Another rule to follow though when jumping in over your head, have a good life guard on hand.

When on a long event, you are all alone. The only people you have are the riders around you for mental support, and the person you have arranged to pick you up, should you quit.

Believe it or not, this is a good thing for you. There has been at least a time or two that the only reason I kept pedaling was because I was too proud to make a phone call. Had there been a bailout point, I would have taken it. Sometimes the fact that the bailout has to come to me is what gets more miles out of my body. But none the less, a friend on stand-by is as crucial to getting in over your head as an extra tube is, if not more. Don’t show up to an event without knowing how you will get home should you taco a wheel, hit a deer, fall alseep, etc.

Lastly, and most importantly, there is nothing wrong with failing an event.

You know that person you ride with that has never failed to make the finish line of an event? They are sandbagging life.

It is impossible to live without failing at something, unless you live so cautiously that you might as well not have lived at all.~ J.K. Rowling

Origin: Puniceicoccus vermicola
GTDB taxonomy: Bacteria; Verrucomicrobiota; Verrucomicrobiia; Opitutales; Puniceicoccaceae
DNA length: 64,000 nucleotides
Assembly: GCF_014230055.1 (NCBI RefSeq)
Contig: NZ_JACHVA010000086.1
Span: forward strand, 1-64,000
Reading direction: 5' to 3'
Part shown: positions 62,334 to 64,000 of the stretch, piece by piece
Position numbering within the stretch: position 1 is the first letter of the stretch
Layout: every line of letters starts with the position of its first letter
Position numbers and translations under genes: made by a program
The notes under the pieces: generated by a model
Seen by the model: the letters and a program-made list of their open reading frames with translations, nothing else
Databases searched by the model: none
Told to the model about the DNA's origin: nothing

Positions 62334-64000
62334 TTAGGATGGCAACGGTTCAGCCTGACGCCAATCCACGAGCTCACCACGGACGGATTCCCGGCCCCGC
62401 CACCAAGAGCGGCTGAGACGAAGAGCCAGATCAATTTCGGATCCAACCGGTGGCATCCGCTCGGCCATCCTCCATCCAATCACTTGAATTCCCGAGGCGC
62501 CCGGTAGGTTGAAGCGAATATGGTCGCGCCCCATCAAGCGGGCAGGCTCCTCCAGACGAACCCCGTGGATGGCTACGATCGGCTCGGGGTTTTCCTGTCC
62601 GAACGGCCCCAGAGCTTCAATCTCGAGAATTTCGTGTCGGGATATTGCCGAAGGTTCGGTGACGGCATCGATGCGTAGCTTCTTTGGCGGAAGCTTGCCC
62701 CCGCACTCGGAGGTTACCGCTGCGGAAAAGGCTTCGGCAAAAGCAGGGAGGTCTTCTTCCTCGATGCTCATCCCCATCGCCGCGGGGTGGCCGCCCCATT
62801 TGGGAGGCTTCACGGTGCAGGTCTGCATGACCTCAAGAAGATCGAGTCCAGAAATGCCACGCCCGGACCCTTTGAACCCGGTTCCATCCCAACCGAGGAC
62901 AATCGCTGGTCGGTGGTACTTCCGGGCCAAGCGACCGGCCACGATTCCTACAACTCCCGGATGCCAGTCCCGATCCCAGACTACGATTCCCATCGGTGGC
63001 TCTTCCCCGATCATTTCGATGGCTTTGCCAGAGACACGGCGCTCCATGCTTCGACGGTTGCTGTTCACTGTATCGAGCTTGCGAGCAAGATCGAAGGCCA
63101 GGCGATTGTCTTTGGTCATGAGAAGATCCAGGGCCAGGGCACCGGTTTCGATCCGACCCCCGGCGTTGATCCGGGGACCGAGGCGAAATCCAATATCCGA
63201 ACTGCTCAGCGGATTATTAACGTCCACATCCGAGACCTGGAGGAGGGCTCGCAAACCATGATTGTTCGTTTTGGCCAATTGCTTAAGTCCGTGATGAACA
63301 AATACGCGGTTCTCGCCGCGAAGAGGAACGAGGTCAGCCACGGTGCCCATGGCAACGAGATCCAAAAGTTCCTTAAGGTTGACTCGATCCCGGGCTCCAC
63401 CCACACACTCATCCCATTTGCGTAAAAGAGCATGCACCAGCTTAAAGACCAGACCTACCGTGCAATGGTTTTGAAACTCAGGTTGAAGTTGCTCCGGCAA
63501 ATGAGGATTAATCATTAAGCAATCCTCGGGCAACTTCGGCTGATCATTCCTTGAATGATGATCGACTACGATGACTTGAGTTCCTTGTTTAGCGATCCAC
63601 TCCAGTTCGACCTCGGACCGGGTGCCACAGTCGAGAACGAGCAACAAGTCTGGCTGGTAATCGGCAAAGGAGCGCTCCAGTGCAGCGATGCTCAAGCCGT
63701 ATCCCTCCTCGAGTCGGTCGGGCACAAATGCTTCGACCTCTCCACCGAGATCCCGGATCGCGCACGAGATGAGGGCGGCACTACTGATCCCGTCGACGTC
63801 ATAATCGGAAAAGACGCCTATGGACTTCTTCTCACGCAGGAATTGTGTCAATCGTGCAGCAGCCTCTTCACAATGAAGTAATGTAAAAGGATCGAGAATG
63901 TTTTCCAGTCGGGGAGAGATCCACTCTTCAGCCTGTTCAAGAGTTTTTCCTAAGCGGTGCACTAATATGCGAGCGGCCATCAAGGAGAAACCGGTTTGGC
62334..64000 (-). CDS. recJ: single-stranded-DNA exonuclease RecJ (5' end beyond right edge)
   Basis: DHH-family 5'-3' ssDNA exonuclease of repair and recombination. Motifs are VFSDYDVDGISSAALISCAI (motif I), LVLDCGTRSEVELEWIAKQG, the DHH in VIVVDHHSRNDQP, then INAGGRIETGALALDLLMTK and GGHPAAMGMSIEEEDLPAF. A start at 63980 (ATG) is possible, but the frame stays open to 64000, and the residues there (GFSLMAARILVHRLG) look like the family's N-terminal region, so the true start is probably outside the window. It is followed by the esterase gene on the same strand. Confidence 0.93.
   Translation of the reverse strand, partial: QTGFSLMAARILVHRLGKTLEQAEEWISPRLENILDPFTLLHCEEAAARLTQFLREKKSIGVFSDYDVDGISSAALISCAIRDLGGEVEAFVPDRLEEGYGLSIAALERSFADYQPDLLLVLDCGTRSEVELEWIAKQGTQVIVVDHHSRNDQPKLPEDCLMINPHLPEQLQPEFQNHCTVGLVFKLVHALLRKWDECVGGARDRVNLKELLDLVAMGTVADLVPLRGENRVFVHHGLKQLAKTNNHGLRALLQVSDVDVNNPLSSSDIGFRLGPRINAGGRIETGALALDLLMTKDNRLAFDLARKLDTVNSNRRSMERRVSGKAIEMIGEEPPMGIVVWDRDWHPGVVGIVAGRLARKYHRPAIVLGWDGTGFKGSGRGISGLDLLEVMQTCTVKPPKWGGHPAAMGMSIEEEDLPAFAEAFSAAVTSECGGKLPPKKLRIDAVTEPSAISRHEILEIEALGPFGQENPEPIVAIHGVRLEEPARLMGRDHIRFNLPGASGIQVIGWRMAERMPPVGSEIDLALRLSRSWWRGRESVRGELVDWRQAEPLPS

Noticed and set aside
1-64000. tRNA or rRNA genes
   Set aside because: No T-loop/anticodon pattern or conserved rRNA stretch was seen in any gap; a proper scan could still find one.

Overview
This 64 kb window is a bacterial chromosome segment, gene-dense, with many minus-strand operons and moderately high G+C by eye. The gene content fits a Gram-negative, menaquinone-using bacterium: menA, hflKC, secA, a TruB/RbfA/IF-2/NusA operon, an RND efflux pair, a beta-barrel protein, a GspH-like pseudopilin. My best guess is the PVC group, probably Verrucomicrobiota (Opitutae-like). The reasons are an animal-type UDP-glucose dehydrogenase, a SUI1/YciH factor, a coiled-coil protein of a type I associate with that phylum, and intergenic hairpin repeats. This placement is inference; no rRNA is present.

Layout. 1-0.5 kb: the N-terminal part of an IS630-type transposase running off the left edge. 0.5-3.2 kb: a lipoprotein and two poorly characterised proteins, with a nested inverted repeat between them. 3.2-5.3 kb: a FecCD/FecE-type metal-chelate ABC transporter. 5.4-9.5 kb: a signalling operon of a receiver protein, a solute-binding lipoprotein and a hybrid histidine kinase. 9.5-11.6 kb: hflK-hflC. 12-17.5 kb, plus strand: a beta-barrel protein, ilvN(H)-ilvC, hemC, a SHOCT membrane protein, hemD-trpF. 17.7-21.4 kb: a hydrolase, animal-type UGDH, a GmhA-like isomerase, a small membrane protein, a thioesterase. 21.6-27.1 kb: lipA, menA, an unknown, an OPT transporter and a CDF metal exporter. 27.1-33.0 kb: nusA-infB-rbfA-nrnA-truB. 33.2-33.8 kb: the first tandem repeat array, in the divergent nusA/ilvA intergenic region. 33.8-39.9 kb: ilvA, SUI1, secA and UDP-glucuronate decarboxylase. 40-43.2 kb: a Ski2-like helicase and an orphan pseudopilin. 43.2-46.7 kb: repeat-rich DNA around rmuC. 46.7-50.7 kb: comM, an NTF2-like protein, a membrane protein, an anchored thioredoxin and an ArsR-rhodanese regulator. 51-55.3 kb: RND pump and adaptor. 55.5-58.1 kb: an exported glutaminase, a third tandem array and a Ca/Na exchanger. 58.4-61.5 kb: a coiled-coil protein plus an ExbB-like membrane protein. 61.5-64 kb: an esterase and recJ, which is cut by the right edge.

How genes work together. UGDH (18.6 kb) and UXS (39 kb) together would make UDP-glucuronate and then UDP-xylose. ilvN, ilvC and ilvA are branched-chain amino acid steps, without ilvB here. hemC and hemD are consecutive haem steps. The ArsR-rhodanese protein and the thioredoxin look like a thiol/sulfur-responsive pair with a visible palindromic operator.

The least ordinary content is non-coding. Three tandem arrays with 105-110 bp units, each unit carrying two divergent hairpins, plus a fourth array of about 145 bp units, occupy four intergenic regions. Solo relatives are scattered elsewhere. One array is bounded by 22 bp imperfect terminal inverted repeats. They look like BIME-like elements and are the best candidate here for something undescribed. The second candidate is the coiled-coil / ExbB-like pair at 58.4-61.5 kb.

Failure is not in any way an indication that you suffer from inadequacy as a rider. Failure can be an indication that you are striving for more, pushing your boundaries out, and working hard.

If there is one thing more successful people in all walks of life will tell you about achieving success, it’s about building off of failure and using it as a teacher and as motivation.
In a similar lemonade making style, adversity is always the best breeding ground for stories and memories. Talk to people at the past Gravel Metrics, and the year of the flash flooding and almost tornadoes is treated as legend.

The new year is coming up, the thing to do is set New years resolutions, and coincidentally many of the summers events open registration around the first of the year.

Pick an event or two, register so there is no backing out, work hard until the day arrives, and learn a bunch regardless of the outcome. Make 2015 a year you accomplish something you never thought you could, or at least lays the foundation for it.

Dirty Kanza 200

Dirty Kanza 200, 2012



One comment on “Pushing yourself out of the nest in order to fly.

  1. Chad, this is Tim Heckman. I just wanted you to know this piece of writing is staying with me. Because I’ve engaged in training “not to fail” for three years in cycling, and close to ten in aikido.

    This year, getting older is catching up with me faster than it has in the last 44 years. I’ve been sick more this year than I’ve been in the last ten. I haven’t been able to pull off a long (>30 km) ride in months, although not for lack of legs. I’m not, however planning on out of that Rough Road event. I just hope everything isn’t torn down before I finish…